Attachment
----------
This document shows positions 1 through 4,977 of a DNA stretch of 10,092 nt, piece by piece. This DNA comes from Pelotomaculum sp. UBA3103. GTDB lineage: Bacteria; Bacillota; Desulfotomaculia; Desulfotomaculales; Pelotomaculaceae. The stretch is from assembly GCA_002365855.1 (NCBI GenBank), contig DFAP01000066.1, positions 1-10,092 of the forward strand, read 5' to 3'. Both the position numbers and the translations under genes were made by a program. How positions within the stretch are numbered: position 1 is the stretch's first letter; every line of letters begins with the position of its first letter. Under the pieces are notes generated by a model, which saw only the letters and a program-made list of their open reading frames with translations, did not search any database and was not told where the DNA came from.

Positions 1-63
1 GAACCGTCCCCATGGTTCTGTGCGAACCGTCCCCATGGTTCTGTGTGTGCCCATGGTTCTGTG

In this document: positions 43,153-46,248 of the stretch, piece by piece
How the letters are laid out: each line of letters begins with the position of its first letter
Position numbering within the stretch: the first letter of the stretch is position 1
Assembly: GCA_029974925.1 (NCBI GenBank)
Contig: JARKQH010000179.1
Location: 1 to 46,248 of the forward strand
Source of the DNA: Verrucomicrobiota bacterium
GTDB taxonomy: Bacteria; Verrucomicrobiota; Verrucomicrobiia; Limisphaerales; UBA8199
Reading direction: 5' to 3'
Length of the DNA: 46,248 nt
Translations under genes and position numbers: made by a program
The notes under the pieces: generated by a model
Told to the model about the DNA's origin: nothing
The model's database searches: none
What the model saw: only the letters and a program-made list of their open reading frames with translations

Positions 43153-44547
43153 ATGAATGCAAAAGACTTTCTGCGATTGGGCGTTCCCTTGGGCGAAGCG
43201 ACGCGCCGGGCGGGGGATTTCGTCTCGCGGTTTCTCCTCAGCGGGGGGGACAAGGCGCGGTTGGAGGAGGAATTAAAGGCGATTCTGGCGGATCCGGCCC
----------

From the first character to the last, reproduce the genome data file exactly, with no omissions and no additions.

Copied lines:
This document shows positions 1 through 4,977 of a DNA stretch of 10,092 nt, piece by piece. This DNA comes from Pelotomaculum sp. UBA3103. GTDB lineage: Bacteria; Bacillota; Desulfotomaculia; Desulfotomaculales; Pelotomaculaceae. The stretch is from assembly GCA_002365855.1 (NCBI GenBank), contig DFAP01000066.1, positions 1-10,092 of the forward strand, read 5' to 3'. Both the position numbers and the translations under genes were made by a program. How positions within the stretch are numbered: position 1 is the stretch's first letter; every line of letters begins with the position of its first letter. Under the pieces are notes generated by a model, which saw only the letters and a program-made list of their open reading frames with translations, did not search any database and was not told where the DNA came from.

Positions 1-63
1 GAACCGTCCCCATGGTTCTGTGCGAACCGTCCCCATGGTTCTGTGTGTGCCCATGGTTCTGTG

In this document: positions 43,153-46,248 of the stretch, piece by piece
How the letters are laid out: each line of letters begins with the position of its first letter
Position numbering within the stretch: the first letter of the stretch is position 1
Assembly: GCA_029974925.1 (NCBI GenBank)
Contig: JARKQH010000179.1
Location: 1 to 46,248 of the forward strand
Source of the DNA: Verrucomicrobiota bacterium
GTDB taxonomy: Bacteria; Verrucomicrobiota; Verrucomicrobiia; Limisphaerales; UBA8199
Reading direction: 5' to 3'
Length of the DNA: 46,248 nt
Translations under genes and position numbers: made by a program
The notes under the pieces: generated by a model
Told to the model about the DNA's origin: nothing
The model's database searches: none
What the model saw: only the letters and a program-made list of their open reading frames with translations

Positions 43153-44547
43153 ATGAATGCAAAAGACTTTCTGCGATTGGGCGTTCCCTTGGGCGAAGCG
43201 ACGCGCCGGGCGGGGGATTTCGTCTCGCGGTTTCTCCTCAGCGGGGGGGACAAGGCGCGGTTGGAGGAGGAATTAAAGGCGATTCTGGCGGATCCGGCCC